Fatal crash victim identified

KAPAA — A 50-year-old Oahu man who died in a two-car crash in Kapaa Monday night has been identified as Nick Garza.

According to a preliminary investigation, a white SUV was heading south on Kuhio Highway when it crossed the center line in an attempt to overtake a southbound silver SUV. As a northbound vehicle approached, the white SUV swerved back into the southbound lane and collided with the silver SUV. The impact of the collision caused the white SUV to lose control and crash into a utility pole near the Mailihuna Road junction.

Garza, a front-seat passenger of the white SUV, was ejected from the vehicle during the crash.

The male driver of the white SUV, 38, of Oahu, had to be extricated from the vehicle by responding firefighters. He was transported by medics to Wilcox Medical Center with critical injuries.

A second male passenger of the white SUV was treated and released at Wilcox Medical Center.

The driver of the silver SUV, an 18-year-old female of Anahola, did not report any injuries.

The investigation remains ongoing.

  1. Steve February 15, 2019 7:55 am Reply

    When will our elected officials say enough is enough? With the island now at 65k residents and more cars per capita than in years past, we’re putting all our lives and our children’s lives at (fatal) risk with the same antiquated roads. If there were ‘t enough other reasons (efficiency, pollution, wasted time/resources, emergency vehicular access…) for an extra lane each way around the island, than the killing of so many individuals this year alone would be enough. Time to stop pointing at excuses. Time to quit with the silly bandaids (buses) and shoot-yourself-in-the-foot solutions like limiting rental cars! The need for a two lane system, with safely divided 2-lane highways between towns is the only real solution—and this has been obvious for at least the last thirty years.

    1. 96706 February 15, 2019 12:18 pm Reply

      Aloha Steve,

      Interesting view point although blaming infrastructure for such a tragedy is misinformed.

      The 18 year old driver was intoxicated, speeding and trying to overtake the other vehicle on a portion of the highway where there is low visibility because of the topography of the coast.

      It is not larger roads that we need but actual enforcement of traffic rules. I have NEVER seen police enforcing basic traffic violations such as speeding, drunk driving, tailgating. What I have witnessed are people smoking pot, texting, carrying unsafe loads at the back of their vehicles, passing despite a double yellow line, speeding and even doing heroine while behind the wheel. In my opinion these dangerous, irresponsible behaviors are the cause of unnecessary fatalities.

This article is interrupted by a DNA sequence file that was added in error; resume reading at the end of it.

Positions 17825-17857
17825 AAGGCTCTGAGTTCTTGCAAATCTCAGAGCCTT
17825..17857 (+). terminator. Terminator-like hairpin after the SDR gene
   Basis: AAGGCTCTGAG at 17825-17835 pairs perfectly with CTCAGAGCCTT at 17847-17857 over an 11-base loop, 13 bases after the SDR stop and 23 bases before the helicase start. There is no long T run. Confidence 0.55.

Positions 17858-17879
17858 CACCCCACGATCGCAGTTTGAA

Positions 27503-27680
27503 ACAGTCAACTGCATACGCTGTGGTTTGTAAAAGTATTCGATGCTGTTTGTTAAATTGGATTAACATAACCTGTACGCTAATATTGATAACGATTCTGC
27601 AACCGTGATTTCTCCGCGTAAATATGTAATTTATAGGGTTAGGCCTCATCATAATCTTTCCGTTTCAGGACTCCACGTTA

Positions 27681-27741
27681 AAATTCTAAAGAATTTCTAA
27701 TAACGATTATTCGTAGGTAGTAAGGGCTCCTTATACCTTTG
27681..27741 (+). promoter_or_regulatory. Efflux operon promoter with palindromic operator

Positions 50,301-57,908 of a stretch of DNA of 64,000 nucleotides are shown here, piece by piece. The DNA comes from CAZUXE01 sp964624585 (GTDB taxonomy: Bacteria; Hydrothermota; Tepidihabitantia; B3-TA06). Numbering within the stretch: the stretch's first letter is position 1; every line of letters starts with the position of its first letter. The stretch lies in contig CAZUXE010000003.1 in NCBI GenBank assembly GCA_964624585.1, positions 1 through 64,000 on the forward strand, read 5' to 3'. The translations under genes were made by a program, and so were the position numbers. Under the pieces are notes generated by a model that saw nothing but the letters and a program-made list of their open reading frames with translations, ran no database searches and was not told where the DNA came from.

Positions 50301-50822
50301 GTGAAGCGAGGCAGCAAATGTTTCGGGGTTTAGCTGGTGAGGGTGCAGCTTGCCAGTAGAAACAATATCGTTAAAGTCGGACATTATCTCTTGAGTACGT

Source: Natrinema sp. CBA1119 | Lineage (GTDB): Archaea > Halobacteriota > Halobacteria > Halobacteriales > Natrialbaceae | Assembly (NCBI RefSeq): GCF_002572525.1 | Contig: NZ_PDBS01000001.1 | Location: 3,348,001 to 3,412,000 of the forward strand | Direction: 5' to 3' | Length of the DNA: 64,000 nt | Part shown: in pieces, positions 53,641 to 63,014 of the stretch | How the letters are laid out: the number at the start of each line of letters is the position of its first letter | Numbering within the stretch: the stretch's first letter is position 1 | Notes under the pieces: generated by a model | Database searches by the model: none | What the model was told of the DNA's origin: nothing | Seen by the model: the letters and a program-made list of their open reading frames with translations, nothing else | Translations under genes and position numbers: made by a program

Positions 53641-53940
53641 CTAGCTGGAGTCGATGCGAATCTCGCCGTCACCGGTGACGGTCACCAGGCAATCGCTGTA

An extra lane each way on the highway might solve traffic issues for 6 months before the infrastructure is saturated again. Examples abound around the world. On top of that, wider roads lead to more speeding. Efficient public transport (you can ride a bus drunk / intoxicated by the way) and high taxes on rental vehicles to finance them are more reasonable for Kauai tax payers and safer for everyone in the long run.

      Mahalo for starting a necessary debate.

      1. Steve February 17, 2019 10:58 am Reply

        Yes Mr Zip, infrustructure WILL re-saturate—if Kauai follows the island of Oahu down the road of rampant, uncontrolled development coupled with unenforced, irresponsible zoning. But saying we should not improve the safety and efficiency of our roads because that will give leave to developers and their political enablers to make bad decisions in the future here is like saying “don’t see a doctor, you’ll just get sick again.” For thirty years I’ve heard politicians (who sound like you, btw) blame a host of reasons and come up with half-measures while they spend our money on palaces like our courthouse (fit for twice the population) and a police station fortress where you can’t even talk to somebody without throwing a figurative stone at a 2nd floor window and waiting 20 mins. for someone to come out. Meanwhile we sit in traffic for hours every day staring at bumpers like lemmings in someone’s dystopian idea of a tropical island. Please, peddle your buses and “increased enforcement” downtown where they like hearing that stuff.

Your email address will not be published. Required fields are marked *


By participating in online discussions you acknowledge that you have agreed to the TERMS OF SERVICE. An insightful discussion of ideas and viewpoints is encouraged, but comments must be civil and in good taste, with no personal attacks. If your comments are inappropriate, you may be banned from posting. To report comments that you believe do not follow our guidelines, send us an email.